A reader writes:
Forget the gulf for a moment, but only for a moment. Have you noticed what happened to Nashville this weekend? The town is in ruin, thousands displaced, 28 dead and counting. A 1000 year flood according to TVA and no one in the national media cares. Sigh.
Since you are a vocal proponent of the usefulness and impact of social media - in some cases being far greater than that of the mainstream media - I thought you should know that the same has been true during this weekend's flooding in middle Tennessee.
While we experienced 25% of our average annual rainfall in two days, the Cumberland River continues to rise, entire neighborhoods (including half of my own) are underwater and Naomi Judd's buffalo are running wild (...yes, really). The Weather Channel is the only cable outlet covering this (though I think we've gotten a couple seconds on CNN and MSNBC). Local news has been strong, from what I watched, but several stations had to evacuate their newsrooms due to flooding downtown, and even NPR has been off-air today because of power loss.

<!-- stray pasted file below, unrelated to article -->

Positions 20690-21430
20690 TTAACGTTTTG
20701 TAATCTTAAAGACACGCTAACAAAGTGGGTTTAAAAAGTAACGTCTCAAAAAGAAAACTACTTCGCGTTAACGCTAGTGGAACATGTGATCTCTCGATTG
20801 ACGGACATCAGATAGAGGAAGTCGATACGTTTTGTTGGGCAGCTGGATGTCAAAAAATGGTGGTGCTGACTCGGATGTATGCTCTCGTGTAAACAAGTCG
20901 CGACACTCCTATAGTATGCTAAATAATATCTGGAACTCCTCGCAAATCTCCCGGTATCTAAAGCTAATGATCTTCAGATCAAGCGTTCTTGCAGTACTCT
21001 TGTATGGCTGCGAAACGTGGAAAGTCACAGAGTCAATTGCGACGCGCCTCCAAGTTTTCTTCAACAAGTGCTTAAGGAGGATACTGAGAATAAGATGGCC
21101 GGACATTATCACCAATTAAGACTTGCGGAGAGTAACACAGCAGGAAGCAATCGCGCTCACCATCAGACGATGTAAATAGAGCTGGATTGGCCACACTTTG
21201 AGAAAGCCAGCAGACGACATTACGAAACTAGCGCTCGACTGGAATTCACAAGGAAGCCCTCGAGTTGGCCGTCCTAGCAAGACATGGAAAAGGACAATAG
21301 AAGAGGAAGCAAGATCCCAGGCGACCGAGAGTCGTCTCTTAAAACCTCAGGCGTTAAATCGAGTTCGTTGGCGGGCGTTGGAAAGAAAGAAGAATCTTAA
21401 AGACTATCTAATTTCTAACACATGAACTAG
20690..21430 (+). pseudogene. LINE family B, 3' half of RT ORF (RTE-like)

Meanwhile #nashvilleflood, #othersituation2010, #nashlantis and other tags have been outstanding compilations of pictures, eyewitness reports and volunteer coordination. In particular local blog Nashvillest (@nashvillest) and @NashTraffic have gone to heroic efforts to keep even those of us without power but with smartphones apprised of road floodings/closings, shelter lists and other important and up-to-date information that has been invaluable through the storm. Perhaps most importantly, though, it made those of us who could follow and contribute on computer or phone feel like more of a community than watching television ever could.